Wednesday, 10 February 2010

Remembering Daniel

Today, February 10th should be a happy day for my family, a birthday celebration. Instead it’s the saddest day of the year. My son Daniel was stillborn, twelve years ago, the worst day of my life. How could the inexplicable death of a baby in the ninth month of pregnancy be any other way?
And yet, all these years later, I can say that having Daniel was also one of the best things that ever happened to me, to us as a couple and to our family.

How can that be? How do you emerge from the horror and the shock, the pain and the anger, the emptiness, the totality of such a loss - a loss with no happy memories to mitigate the pain? Losing a baby just before birth is the loneliest of losses, because no one knew him, not even his parents. I still cannot believe that Daniel was meant to die, that his loss was somehow pre-ordained. The gifts that he gave us came from his all too short life, not his untimely death.

‘I cannot imagine what you have been through - and nor do I want to’ one friend wrote to me after his death. Well, now there are few losses that I cannot imagine, few traumas that scare me. Thanks to him I have supported friends and strangers through similar losses, through infertility, stressful pregnancies, sorrow and loss. Daniel gave me the gift of fearless compassion. He stretched my imagination immeasurably.

Just a few years ago one of my oldest and closest friend and her husband lost their only child James aged just a few days. How would I have begun to imagine what to say and what to do without Daniel? It could have caused a rift in our 30-year friendship. In fact, our sons brought us even closer together.

A friend described bereaved mothers as 'sisters in sorrow' and that sisterhood is also shared with friends who are trying to conceive and whose loss and grief is less tangible than ours.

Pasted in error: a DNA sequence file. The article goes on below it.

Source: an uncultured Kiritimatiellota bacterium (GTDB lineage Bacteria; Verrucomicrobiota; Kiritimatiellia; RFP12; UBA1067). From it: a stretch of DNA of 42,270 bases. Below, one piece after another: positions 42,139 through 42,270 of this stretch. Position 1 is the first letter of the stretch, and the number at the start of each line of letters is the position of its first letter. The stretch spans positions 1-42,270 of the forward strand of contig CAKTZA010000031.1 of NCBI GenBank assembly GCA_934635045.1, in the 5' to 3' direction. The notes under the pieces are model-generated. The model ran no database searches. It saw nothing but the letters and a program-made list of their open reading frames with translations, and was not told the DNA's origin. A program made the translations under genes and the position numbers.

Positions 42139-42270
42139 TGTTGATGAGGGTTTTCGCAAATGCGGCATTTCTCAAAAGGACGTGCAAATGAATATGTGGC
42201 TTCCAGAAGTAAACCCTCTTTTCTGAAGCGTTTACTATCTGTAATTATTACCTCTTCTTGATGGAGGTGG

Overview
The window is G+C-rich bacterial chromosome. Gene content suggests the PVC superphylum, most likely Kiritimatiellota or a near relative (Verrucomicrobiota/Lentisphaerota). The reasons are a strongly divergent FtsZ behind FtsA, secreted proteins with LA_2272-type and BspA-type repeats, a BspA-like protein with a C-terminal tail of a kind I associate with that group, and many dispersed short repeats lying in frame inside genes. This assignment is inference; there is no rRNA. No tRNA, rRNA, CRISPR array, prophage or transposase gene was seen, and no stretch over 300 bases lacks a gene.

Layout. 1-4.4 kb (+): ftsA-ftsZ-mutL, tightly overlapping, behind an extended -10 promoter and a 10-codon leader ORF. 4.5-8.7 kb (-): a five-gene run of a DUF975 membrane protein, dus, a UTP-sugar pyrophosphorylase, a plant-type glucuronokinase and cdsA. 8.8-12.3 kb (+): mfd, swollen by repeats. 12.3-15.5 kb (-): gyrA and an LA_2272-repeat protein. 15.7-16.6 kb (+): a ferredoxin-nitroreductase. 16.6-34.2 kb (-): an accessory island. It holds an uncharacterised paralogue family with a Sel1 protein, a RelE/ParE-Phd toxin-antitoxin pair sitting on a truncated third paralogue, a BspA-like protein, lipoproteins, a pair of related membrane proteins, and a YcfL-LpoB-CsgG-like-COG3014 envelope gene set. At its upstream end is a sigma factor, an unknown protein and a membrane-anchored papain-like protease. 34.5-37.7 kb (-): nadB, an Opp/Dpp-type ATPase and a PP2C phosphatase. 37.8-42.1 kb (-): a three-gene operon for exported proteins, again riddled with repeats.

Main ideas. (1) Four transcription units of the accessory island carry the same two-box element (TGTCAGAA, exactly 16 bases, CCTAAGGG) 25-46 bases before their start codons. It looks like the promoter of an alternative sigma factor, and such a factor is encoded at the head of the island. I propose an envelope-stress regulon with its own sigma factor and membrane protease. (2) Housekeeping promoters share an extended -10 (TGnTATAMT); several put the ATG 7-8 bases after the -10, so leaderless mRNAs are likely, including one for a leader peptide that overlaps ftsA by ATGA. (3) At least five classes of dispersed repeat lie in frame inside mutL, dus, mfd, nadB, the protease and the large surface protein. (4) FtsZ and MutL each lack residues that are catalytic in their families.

Daniel’s death reminded us that life is a gift. It is hard to keep living in the face of a terrible loss, even harder to embark on a new pregnancy. There are some days when you can’t face getting up in the morning, because of the weight of sadness and fear. But the moments of grace, when the sun shines and you laugh and things go well are all the more precious when you have experienced the ultimate low.

‘You’ve always found a way of laughing at your troubles before’ one friend wrote to me. Well, not this time. The self-deprecating habit of laughing things off just wasn’t appropriate. Daniel taught me to take myself seriously. To ask for help when I needed it. To say no when too much was asked of me. It may just be me, it may be a deep-rooted female thing, but I learned the hard way that I couldn’t always cope on my own, and that not all troubles can be turned into a funny story. Before Daniel I’d thought of psychotherapy as self-indulgent. After his death it was as essential as physiotherapy after a devastating car crash.

When I became pregnant again, just over a year after Daniel’s death I did not take one second for granted. It was terrifying, it was wonderful. For a year I had avoided pregnant women, now I could not avoid myself. Every day that the baby lived inside me was a precious one.
Daniel made me think about my ambition, my goals. I wanted to do something to honour him. It was frustrating at first, not knowing how I could do anything but survive the sheer exhaustion of mourning him while bringing up little children. I fretted that I could never do him justice, that I would somehow let him down. I wanted to live his life for him, but I barely had energy to live my own.

But when I embarked on an Open University degree I dedicated my studies to him. And when I signed up for an evening course in writing for children I was determined to make the most of the experience. Without Daniel in my life - because he is still in my life - I would probably not have seen the course as an opportunity to produce a novel in a few months. Without the courage he gave me I’m not sure I would have risked the rejection of sending it to literary agents. Thanks to him I have reinvented myself as a writer.